Discussion:
non-Chrome desktop support
(too old to reply)
Walter Lapchynski
2017-04-16 00:49:57 UTC
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Last month, someone [mentioned why][1] entreaties regarding Firefox are
largely being dismissed. It's not really about market share, but that
it's not a platform that will really support extensive plugins. In other
words, it's wasted effort.

That said, I'm wondering if we can't get a standalone desktop client. Or
is that something I haven't noticed?

[1]:
https://lists.riseup.net/www/arc/whispersystems/2017-03/msg00019.html
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@wxl | polka.bike
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Shankar Kulumani
2017-04-16 12:10:56 UTC
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I think ows is looking for a JavaScript developer to help continue
development on the chrome app.

Soon chrome is also deprecating the apps so ows already seems to be
planning another framework for the app.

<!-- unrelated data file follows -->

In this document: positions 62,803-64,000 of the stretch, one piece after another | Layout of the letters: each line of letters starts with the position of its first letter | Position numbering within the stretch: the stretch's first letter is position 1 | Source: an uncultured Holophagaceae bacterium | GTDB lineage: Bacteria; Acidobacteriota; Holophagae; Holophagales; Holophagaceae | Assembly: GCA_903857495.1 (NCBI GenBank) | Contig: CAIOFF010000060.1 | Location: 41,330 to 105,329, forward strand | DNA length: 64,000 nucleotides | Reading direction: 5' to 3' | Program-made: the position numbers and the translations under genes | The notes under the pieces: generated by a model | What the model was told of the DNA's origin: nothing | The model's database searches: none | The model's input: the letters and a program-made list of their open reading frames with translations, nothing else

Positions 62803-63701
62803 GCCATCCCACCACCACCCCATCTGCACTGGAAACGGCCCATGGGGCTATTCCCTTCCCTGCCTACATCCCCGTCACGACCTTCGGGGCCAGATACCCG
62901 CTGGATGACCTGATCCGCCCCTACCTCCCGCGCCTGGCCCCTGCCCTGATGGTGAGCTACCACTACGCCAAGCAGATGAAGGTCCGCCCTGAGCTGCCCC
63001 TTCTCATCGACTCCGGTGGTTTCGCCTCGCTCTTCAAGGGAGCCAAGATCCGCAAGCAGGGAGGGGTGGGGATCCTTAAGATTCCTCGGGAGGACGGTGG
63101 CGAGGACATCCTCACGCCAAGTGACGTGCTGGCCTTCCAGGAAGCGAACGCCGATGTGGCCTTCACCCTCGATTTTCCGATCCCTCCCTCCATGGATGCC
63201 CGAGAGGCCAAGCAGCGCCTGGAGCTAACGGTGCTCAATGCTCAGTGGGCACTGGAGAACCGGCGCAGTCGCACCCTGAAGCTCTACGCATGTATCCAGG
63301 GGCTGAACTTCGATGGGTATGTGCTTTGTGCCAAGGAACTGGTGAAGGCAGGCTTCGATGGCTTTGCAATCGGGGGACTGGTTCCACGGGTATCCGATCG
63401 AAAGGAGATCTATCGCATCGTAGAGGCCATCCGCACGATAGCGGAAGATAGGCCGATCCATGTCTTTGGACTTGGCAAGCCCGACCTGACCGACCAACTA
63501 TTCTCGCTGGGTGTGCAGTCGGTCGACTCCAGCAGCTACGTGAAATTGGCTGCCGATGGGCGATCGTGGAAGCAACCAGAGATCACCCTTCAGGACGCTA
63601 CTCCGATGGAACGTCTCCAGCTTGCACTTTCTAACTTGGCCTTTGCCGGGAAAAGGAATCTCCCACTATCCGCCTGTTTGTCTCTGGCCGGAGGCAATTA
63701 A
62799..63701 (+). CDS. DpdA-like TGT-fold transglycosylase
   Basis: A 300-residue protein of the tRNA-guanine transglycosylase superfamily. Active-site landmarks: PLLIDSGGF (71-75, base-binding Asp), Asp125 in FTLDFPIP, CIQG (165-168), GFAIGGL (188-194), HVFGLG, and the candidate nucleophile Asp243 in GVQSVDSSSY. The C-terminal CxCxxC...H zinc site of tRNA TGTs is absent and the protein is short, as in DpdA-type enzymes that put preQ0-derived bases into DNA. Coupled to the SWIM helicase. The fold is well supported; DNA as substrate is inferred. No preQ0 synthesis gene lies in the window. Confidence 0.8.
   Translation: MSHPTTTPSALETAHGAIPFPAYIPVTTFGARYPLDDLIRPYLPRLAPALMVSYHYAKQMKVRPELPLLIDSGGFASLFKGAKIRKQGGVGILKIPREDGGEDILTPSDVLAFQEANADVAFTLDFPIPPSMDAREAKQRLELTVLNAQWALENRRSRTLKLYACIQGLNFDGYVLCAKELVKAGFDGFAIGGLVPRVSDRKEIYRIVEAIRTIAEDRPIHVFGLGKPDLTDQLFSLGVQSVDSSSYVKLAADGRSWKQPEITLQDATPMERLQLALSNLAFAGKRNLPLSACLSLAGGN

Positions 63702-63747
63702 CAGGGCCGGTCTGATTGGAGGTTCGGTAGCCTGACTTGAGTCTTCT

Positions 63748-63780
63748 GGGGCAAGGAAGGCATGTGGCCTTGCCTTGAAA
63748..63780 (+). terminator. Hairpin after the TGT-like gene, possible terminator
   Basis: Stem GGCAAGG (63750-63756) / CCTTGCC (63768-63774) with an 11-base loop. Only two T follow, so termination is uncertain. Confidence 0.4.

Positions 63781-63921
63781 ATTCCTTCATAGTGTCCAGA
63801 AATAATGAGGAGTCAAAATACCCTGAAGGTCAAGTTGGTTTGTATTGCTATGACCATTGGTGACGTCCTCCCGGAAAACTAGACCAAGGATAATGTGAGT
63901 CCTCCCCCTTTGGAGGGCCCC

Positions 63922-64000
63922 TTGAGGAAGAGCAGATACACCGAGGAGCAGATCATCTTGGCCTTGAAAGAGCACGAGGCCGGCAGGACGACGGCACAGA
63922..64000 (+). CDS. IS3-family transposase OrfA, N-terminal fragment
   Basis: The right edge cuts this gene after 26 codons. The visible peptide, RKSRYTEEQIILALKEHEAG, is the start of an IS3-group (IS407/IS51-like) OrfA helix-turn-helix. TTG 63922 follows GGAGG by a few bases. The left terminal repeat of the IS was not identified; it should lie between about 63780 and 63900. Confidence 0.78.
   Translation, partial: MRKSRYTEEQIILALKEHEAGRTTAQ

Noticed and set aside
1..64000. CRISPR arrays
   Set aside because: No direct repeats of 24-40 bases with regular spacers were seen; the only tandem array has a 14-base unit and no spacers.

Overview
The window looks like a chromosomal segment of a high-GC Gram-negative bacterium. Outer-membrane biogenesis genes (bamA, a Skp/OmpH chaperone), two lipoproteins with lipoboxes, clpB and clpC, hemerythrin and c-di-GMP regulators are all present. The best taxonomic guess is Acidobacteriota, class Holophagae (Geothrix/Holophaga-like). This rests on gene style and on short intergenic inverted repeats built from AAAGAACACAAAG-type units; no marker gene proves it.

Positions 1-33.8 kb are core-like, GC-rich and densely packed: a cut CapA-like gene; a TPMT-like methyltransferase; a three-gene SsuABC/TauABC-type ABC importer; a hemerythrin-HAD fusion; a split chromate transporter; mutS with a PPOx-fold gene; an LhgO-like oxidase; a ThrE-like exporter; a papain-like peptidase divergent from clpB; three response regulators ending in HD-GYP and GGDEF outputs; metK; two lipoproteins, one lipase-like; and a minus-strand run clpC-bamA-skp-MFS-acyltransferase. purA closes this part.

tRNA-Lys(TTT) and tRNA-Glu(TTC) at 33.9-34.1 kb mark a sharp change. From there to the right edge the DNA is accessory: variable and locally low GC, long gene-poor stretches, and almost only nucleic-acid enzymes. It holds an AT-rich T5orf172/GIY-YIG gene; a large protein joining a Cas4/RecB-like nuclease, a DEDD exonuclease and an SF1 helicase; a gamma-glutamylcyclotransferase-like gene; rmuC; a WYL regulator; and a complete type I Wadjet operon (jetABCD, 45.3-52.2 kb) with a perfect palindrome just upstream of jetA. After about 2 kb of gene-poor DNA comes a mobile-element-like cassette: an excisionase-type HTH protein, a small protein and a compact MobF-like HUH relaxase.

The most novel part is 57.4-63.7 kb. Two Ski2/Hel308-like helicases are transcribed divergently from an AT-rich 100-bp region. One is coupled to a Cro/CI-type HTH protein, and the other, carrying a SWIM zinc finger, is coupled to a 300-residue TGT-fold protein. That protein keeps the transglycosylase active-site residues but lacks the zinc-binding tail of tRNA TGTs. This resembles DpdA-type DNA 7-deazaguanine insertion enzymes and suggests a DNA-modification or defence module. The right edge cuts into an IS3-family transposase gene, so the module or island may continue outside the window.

There are a few Twitter comments and responses on GitHub that highlight
this as well.
Post by Walter Lapchynski
Last month, someone [mentioned why][1] entreaties regarding Firefox are
largely being dismissed. It's not really about market share, but that
it's not a platform that will really support extensive plugins. In other
words, it's wasted effort.
That said, I'm wondering if we can't get a standalone desktop client. Or
is that something I haven't noticed?
https://lists.riseup.net/www/arc/whispersystems/2017-03/msg00019.html
--
@wxl | polka.bike
C563 CAC5 8BE1 2F22 A49D
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rikki
2017-04-17 15:21:08 UTC
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there have been discussions on here around this in the past, and on github

using electron to make it into a standalone desktop app would make this
a moot issue! from what I gather, when this project began, electron was
still under heavy development, and node-webkit was stable but limiting.